Why the Punjabi Matters Because they have come to embody a resurgent India. Because they have become the synonym for entrepreneurship. Because their music is kicking some serious you-know-what globally. Because Bhajji is Dada’s secret weapon again. Because they are conquering taste buds across the world—soldiers in Ole Blighty are insisting on their chicken tikka masala before embarking on operations, in case you haven’t noticed. Because they can teach the world more about resilience and joie de vivre than any other ethnic group, because you can’t ever translate chak de phatte. Because no one can make you feel-good as much as them. Because way before Bobby McFerrin sang Don’t Worry be Happy, there was koi gal nahi, Gurmukh Singh profiles this Punjabi culture. Read these three sayings, and you will get a glimpse into the Punjabi psyche: Khada peeta lahe da, baaki Ahmed Shahe da (Grab whatever you can before invade Ahmed Abdali comes). Khande pinde maaro. (Eat, drink and be merry) Punjab de jummian nu nit muhiman. (Punjabis are condemned to be on the campaigns). Characteristically, a Punjabi is a romantic by heart. That’s why all the famous love sagas (Heer-Ranjha, Mirza-Sahiban, Sohni-Mahiwal) were played out on Punjabi soil. A Punjabi is a fighter by instinct. That’s why Maharaja Ranjit Singh and Hari Singh Nalwa (he weighed 280 pounds) put an end to centuries-long invasions from the northwest. A Punjabi is a connoisseur by taste. That’s why every Indian talk about Maaki-di-roti aur Saang. And a Punjabi is an achiever by nature.
He relished challenges and uncertainties. As a writer has said, the Punjabi wants to own the world. Many Punjabis have crossed Saat Samundar and made it big in whatever they undertook. Look at how they became big farm owners in Canada and outshone their white counterparts. British Columbia’s Purewal brothers, who started in 1980 with just a few acres, today own thousands of acres and are the biggest producers of blueberries in North America. Their secret? “Be smarter than your competition and reduce costs. By the process, we became more profitable than white farmers. Many white farmers sold their land to us and got out of farming. Today we produce more than 60 million dollars’ worth of blueberries every year,” says Gurjit Purewal.
In California, Harbhajan Samra, who has been rated as the “okra king” by The New York Times, too started out with a few acres in the 1990s. Today, he produces the best okra and 40 other goods and sends truckloads of produce the best okra and 40 other goods and sends truckloads of produce all across America and Canada. His formula: don’t take the trodden path and go where no one has gone before. “Nobody grew okra in California when I came here in 1985. With a huge south Asian population here, I hit upon the idea of growing okra.” Samra is a multi-millionaire today.
Dr. Narinder Kapany, who is called the father of fiber optics, reached Silicon Valley and became a millionaire much before even the name Silicon Valley was coined. “Success is a sort of magnet for Punjabis. America has that magnetic pull. It just spells success. That’s what the Punjabi wants,” says Dr Kapany.
Canadian health minister Ujjal Singh Dosanjh put their success down to two traits: charhdi kala (optimism) and never-say-die attitude. “Give the Punjabi an opportunity and he will grab it both hands. He is very demonstrative by nature. He wants to show off. That’s why he wants to dress well, eat well and live well. That’s the reason for Punjabis’ success wherever they have gone,” says Dosanjh.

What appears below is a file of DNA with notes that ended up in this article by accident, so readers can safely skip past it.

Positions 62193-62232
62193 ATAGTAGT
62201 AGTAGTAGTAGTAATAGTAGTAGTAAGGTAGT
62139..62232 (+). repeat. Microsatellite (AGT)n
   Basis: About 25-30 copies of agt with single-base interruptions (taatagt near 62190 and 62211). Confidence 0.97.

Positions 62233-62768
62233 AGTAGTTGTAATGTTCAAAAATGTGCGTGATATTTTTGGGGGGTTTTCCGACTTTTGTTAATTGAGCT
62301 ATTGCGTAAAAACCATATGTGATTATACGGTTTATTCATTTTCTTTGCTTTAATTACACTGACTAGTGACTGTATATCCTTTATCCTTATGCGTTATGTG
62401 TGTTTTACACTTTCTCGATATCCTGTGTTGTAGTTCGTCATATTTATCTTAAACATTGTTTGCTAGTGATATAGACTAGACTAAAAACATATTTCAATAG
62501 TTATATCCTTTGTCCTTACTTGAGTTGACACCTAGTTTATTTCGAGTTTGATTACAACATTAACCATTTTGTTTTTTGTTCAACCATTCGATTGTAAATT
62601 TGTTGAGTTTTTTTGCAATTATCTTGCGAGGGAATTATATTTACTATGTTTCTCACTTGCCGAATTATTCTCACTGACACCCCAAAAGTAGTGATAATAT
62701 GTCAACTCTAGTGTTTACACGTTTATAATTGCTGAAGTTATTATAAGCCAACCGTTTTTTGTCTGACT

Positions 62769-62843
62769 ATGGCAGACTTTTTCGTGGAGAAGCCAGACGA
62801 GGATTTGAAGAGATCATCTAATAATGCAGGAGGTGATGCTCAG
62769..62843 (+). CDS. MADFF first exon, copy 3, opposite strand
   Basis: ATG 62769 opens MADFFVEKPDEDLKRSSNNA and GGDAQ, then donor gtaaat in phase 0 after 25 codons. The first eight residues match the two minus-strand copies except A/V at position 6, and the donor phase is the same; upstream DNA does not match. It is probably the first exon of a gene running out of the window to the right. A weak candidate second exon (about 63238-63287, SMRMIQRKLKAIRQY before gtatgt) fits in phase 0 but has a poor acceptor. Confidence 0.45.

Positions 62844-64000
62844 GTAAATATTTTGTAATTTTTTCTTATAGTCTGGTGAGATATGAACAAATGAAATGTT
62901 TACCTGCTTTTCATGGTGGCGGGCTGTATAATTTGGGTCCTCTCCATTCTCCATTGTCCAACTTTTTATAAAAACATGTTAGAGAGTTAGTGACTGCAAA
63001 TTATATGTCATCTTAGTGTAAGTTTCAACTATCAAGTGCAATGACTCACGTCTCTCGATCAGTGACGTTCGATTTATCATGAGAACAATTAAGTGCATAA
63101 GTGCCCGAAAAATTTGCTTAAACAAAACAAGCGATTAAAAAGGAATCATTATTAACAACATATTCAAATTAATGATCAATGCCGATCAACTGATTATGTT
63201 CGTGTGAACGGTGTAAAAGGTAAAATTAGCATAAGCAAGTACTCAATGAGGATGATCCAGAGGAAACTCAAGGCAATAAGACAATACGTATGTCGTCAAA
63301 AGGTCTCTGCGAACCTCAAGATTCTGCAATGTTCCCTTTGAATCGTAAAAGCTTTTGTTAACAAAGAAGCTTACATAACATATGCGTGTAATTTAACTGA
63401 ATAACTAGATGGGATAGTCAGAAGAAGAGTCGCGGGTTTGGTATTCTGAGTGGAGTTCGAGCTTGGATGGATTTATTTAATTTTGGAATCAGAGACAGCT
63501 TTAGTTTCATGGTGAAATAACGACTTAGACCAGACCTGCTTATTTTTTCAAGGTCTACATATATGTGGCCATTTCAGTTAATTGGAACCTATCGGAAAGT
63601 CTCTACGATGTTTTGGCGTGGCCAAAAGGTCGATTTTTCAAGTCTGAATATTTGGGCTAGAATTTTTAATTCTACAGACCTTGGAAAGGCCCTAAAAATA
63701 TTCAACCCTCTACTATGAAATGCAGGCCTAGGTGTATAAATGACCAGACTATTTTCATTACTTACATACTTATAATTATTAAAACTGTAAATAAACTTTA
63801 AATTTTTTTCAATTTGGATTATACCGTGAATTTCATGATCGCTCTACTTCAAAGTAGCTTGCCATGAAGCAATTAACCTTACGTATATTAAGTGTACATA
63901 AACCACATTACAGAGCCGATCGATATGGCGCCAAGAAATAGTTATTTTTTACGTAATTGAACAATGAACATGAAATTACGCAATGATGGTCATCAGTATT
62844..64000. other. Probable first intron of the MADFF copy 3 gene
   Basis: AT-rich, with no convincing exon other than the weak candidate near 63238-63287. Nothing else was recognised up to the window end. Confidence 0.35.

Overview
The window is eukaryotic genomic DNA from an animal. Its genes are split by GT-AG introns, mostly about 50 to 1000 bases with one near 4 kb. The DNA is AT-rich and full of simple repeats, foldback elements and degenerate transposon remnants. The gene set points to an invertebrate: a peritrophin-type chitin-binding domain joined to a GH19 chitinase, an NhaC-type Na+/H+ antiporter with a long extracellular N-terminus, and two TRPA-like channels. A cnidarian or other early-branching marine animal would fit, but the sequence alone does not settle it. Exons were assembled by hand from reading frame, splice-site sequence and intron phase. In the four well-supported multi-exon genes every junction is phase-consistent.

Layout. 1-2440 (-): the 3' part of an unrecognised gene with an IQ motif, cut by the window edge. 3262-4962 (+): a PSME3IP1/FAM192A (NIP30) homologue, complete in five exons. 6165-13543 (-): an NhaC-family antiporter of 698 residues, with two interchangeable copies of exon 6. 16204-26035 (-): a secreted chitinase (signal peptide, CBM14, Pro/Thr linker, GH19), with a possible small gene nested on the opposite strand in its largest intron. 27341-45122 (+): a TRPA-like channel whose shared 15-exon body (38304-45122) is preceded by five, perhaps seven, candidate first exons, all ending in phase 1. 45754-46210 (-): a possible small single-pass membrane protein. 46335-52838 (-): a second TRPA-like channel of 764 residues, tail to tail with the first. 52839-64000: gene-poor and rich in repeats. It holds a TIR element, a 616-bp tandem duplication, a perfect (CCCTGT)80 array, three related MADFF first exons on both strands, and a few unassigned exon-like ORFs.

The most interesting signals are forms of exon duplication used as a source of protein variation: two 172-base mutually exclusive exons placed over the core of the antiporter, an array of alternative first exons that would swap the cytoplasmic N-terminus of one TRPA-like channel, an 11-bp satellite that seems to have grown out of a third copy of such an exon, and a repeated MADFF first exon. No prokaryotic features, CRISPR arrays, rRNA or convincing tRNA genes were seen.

According to Bhajan Singh of the Singapore Sikh Education Fund, what makes a Punjabi tick in his high AQ. Spelling it out, he says, “In management, first they said that a person who surpasses others has high intelligence quotient (IQ), then they put it down to high emotional quotient (EQ) and now they say success is related adversity quotient (AQ). Because of their historically adverse circumstances, nature has equipped the Punjabi with a very high AQ. Be it the Terai or Kutchh in India or California or British Columbia, the Punjabis have spelt success in agriculture. They just love taming nature and opponents.” Singapore’s Kartar Singh never sit twiddling their thumbs. Chakde phatte. Tell them that something is not possible, and they will go the whole hog after it. That’s the formula which has made them world beaters,” says Bains.
Kim Bolan of the Vancouver Sun in Canada, who has covered this south Asian community for her newspaper for two decades, says Punjabis succeed because they are a cut above the rest.
Gurinder Mann of the University of California, opines, “The Punjabi steamroller abroad has just begun. There will be more Thakral, who is by far the richest Sikh in south-east Asia, says the Punjabi is very competitive. This spirit, coupled with their discipline is a sure recipe for success.
Up in northern Queensland in Australia is a Punjabi who grows more sugarcane than anyone in Australia. Gian Singh Bains’s forefathers came here in search of opportunities. “Punjabis CREATE opportunity. They and more Punjabs away from India in the future.”
Punjabi is one of the main languages in Canada and Singapore. Board any Air Canada flight, and you will read signs in Punjabi. With eight Punjabis in the parliament in Ottawa, three in London, and two in Singapore, the Punjabis have arrived on the world stage. --
Source: Amritsar Times, Vol. 1, Issue 12, pg. 9-10, 2005
Ted S Sibia